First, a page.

While cushion for many people seems to be the answer, it doesn't really address the problem. Cushion literally will just give you more pad under the part of your foot that is having a problem. Ideally you want an orthotic that has some rigidity to it. I'm not saying they need to be a piece of plastic, but they also should NOT smush into a ball either.

The picture on the right shows the foot/shoe as is - with all the red areas being the most pressure. The other one has many more blues and green showing lesser pressure points and more of an even foot. Having a slightly rigid orthotic will give you these kinds of results - but not just a cushion. Everyone will still have a couple pressure points because of how YOU walk. Everyone's gait is different - also another reason why buying shoes and orthotics can be a challenge.

This is the magic question. There really is no best. It's what best for YOU and your feet.

There are many after-market orthotics - like the ones we carry - that are great. Some of those other brands we have carried in the past. You just can't carry them all. Some brands concentrate on different things.

For example Superfeet - I found - concentrated more on heel stabilization in how the orthotic was made to work. I also noticed many of the bottoms were a hard material that would click in some of the shoes. We stopped carrying them. They're still a good brand. It's all a question of what your foot needs. I hear many customers still wear them and they are still out there in a big way.

We actually started carrying Powerstep because we had so many construction workers coming in looking for them. Work boots are made to protect your feet - most don't have much arch support. We experimented with a few of their styles and founds the ones we felt worked best for our customer base. They are also featured in quite a few doctor's offices. Who knew??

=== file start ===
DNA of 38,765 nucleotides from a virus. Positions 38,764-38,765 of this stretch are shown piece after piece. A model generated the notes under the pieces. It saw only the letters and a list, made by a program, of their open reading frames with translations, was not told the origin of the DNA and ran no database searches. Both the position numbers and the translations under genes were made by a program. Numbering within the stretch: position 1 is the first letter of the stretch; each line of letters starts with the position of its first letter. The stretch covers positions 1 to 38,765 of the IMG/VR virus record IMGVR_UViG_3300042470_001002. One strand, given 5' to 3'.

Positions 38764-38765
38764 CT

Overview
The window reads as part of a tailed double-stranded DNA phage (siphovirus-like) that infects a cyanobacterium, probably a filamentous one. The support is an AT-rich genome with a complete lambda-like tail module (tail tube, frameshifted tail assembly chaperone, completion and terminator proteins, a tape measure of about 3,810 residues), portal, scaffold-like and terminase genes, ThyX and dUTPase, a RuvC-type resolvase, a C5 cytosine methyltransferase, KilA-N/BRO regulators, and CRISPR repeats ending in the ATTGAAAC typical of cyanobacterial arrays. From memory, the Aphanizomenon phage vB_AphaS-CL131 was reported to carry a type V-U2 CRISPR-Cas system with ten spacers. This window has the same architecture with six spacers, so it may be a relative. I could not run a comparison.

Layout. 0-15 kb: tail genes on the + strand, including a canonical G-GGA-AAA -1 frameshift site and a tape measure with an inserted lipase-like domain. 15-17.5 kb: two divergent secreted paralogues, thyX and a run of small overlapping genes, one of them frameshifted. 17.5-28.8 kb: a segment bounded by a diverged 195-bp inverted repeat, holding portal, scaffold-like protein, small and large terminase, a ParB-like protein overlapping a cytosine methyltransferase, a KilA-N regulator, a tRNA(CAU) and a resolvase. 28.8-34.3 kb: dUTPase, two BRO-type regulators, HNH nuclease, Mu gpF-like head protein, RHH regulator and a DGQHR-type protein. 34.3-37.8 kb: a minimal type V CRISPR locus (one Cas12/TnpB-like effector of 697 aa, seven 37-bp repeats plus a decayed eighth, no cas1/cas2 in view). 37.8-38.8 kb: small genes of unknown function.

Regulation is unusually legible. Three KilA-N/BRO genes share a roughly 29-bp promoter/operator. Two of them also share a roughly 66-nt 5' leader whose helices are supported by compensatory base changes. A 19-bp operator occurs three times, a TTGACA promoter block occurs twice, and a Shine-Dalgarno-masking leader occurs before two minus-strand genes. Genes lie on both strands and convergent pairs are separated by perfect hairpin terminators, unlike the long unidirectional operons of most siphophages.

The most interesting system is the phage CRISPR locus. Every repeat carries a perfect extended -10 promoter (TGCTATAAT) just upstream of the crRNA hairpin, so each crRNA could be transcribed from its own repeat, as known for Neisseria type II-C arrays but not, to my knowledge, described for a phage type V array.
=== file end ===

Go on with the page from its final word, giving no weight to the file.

Most of the companies out there that have well made and orthopedic orthotics have done years of research and product testing to get it right. Every company has it's own twist maybe - but they all try to accomplish the same thing; getting your foot into a place that has reduced or no pain.

Please don't discount the value of these over-the-counter orthotics, but be smart. They need to have some key elements for your foot for it to actually help. I have found that most people can use aftermarket orthotics just as well as many custom-made for a fraction of the cost.

Custom made orthotics may be made for your feet but they have their own set of problems.

Custom Made orthotics can be:

  • Cost Prohibitive (anywhere from $200 - 800)

  • Time Consuming - will take months of back and forth to get them just right

  • Unwieldy - will be so large and bulky that they fit in nothing, You end up buying shoes 1-2 sizes too big just to have the orthotic fit.

Don't get me wrong. Custom Orthotics have their place. Some people need a much more extreme arch or have special needs that aftermarket orthotics won't be able to accommodate. Most people (in my opinion) need to wear better shoes or shoes with orthotics and NOT go barefoot. Those 2 things alone can "cure" most foot ailments. It's not an easy path - but it can be done. It's just a matter of when you get there how you want to handle it. There are so many more options now to choose from.

I hope you found this informative and helpful This blog is in addition to reels that we will be releasing on Instagram this October. You get to watch me talk about all these things and more.....

Please accept this coupon as a way to entice you to try an orthotic to help with those favorite but uncomfortable shoes and make them awesome again. Thanks for reading.

We hope to see you soon in the store, Just show us the coupon and we'll get you started.

DON'T FORGET Bring in a pair or two that you want to "fix" to give us a baseline. You might be able to use the same orthotic in multiple styles of shoes - you just never know. Most people don't buy the one they planned on - that's why trying them on is so important.